Alan Doyle – a chthonic sensibility
Alan Doyle’s art seems to emanate from a primal realm. Whether in black and white drawings or paintings, his figures and creatures are autochthons revealed for twenty-first century eyes. They are very much of the earth. They belong absolutely to the landscapes they occupy and from which they seemingly arise. Doyle achieves all this with a striking economy of means – sometimes even pictorial clues to the places his figures inhabit are absent, and yet the viewer is led to believe, somehow, in their existence in an activated space that forever hovers at the ill-defined boundary between the mundane visual world and an unformed realm of eternally nascent form-making. Each image characteristically contains only a limited number of participants, ranging from human and animal figures to hybrid creatures, that only serve to intensify the sense of some ancient psychic elsewhere.
Doyle was born in 1984 in County Meath, Ireland, an area well known for its prehistoric monuments. The third of four children, he grew up mostly in County Wicklow, south of Dublin, which he still calls home today. His schooling was disrupted at times because of ill-health, and he was unable to fully participate in the kinds of physical play in which most children engage. These solitary periods actually fed his early discovery of drawing and making things. Time spent in creative pursuits gave form and structure to the passing hours and enabled him to engage in acts of constant creation and recreation of imaginative worlds that reflected his developing personal vision.
Although he applied to study art, his disrupted schooling had left him without the qualifications deemed necessary for his preferred course. He enrolled on another different one, but soon dropped out when he realised it would not deliver him the things he wanted from artmaking. Disheartened by it all, for a few years he concentrated instead on holding down a regular job. But the call to make art and music was irresistible. He gave up the security of paid employment and from that time on devoted himself full time to the creative vocation.
Doyle says of his artistic journey, “I used to paint a lot when I was a teenager and up until my early twenties.” At around the age of twenty-five or twenty-six he moved into a flat with his then partner. It was very small, so he didn’t have space to paint. Instead, he says:
“I made small collages and I started drawing with pen and ink. The drawings took hold, and I would work on them all the time. They were mostly done with fine line pens with obsessive detail. These were the first things I showed. I organised a little exhibition in the basement of a [heavy] metal record store in Dublin, where myself and some friends played some noise music to accompany the show. I sold a few works, which was great.”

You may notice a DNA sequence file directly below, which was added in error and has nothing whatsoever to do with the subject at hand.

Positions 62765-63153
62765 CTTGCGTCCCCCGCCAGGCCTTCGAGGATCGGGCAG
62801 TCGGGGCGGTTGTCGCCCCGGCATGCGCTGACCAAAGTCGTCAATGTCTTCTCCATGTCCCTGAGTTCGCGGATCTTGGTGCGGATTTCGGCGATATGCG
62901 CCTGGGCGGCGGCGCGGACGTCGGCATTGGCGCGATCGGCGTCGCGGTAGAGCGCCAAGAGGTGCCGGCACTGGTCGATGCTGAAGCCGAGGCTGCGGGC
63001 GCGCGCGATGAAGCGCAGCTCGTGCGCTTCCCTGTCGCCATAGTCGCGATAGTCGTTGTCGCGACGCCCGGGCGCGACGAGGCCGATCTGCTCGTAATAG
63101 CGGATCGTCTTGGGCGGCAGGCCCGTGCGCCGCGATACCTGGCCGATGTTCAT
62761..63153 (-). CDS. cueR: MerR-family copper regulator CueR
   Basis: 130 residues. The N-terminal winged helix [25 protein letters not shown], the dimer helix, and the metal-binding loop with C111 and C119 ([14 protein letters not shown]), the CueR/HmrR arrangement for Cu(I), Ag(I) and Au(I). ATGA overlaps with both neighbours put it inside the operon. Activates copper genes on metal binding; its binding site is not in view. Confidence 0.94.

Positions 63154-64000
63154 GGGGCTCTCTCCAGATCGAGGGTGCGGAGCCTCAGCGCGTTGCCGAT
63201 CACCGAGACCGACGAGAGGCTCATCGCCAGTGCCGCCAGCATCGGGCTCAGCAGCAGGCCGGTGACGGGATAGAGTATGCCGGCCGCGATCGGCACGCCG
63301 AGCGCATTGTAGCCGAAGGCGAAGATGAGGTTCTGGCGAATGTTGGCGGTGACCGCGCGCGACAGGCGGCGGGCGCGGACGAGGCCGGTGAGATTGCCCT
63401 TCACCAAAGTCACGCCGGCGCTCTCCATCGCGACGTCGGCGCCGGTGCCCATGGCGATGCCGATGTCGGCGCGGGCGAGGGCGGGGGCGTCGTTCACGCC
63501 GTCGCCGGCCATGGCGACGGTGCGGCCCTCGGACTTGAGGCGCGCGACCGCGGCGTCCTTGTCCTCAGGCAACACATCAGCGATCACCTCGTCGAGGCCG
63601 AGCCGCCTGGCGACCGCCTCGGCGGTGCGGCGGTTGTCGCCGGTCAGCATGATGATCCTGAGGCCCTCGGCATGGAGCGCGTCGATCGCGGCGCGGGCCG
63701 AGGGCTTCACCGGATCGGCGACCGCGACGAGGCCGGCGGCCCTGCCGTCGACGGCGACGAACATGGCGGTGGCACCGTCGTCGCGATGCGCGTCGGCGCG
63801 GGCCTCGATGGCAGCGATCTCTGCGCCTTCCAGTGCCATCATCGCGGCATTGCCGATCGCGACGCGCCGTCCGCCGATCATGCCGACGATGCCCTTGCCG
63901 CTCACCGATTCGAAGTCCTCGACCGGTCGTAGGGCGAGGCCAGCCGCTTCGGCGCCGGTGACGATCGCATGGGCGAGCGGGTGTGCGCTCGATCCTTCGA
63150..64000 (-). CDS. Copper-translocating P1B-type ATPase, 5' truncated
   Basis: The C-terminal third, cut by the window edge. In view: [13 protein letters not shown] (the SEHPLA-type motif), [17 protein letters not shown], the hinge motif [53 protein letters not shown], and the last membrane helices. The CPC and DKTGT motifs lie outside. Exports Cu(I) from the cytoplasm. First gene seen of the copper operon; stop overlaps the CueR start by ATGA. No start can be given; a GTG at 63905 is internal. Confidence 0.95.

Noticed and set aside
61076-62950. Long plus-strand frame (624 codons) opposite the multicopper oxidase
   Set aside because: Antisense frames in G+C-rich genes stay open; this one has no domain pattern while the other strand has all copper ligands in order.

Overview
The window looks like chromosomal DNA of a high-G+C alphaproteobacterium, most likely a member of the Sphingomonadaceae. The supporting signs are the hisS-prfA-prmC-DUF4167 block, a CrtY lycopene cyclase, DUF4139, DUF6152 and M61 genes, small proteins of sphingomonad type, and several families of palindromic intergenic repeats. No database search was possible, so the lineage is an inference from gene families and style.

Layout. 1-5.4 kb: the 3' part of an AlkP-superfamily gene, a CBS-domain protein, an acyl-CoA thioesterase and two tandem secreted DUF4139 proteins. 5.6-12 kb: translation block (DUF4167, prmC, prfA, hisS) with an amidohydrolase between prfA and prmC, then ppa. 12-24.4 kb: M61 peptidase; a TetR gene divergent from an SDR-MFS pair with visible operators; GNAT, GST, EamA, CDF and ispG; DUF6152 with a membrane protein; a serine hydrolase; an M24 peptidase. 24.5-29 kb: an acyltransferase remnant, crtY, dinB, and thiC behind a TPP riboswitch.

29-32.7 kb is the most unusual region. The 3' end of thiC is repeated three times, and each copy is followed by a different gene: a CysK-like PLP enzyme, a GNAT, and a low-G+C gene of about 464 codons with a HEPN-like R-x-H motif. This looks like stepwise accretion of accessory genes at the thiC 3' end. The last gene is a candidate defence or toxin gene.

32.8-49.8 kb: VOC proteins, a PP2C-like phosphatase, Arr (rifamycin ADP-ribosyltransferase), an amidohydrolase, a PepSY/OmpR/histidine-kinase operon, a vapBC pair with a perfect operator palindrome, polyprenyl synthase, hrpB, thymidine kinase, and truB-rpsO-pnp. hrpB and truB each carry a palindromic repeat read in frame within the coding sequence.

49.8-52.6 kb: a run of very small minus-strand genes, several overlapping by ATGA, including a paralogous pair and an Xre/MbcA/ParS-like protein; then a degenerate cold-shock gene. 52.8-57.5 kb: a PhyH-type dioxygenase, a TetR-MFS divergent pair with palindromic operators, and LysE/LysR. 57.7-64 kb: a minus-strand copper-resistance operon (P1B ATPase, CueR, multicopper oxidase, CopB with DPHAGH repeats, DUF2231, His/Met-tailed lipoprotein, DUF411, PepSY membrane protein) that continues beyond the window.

The positive reception of his work reinforced his drive to continue. Subsequently, he experimented with wax crayons and ink wash, occasionally returning to painting.
He has been using charcoal as a primary medium for a while now: “I like the feel of charcoal,” he explains, “I like charcoal sticks, but I mainly use charcoal pencils and I go through them pretty quickly.” Besides enjoying the feel of the charcoal medium, Doyle’s decision to stop making pen and ink work was also partly due to problems he has been experiencing with his dominant left arm, which, he says, “gets painful when I draw or paint and has stopped me playing guitar almost completely.” More recently, though, Doyle has returned to painting, finding that the medium of acrylic paints on moderately sized canvases also allows him to develop his imagery intuitively and with less physical pain than previously.
Doyle’s subjects are enigmatic, arising as they do directly from his unconscious. He tends to be surprised by the way they reveal themselves to him through the process of making. But then, as he says, “I never have a defined or finished idea of what I want to see; more a vague feeling.” Thinking about the constant revisions evident in charcoal drawings and paintings by artists such as Henri Matisse and their apparent absence in Doyle’s own work, I asked him whether he makes a lot of changes in a work, or whether the image tends to flow out onto the paper the first time. With characteristic pragmatism he answered, “I usually start and just try to keep going until the piece is finished. If I don’t like the first few lines I put down, I usually discard it and move onto another one. I try to do at least one drawing a day. Sometimes I might do a few, and something or nothing comes out. I’m always trying.”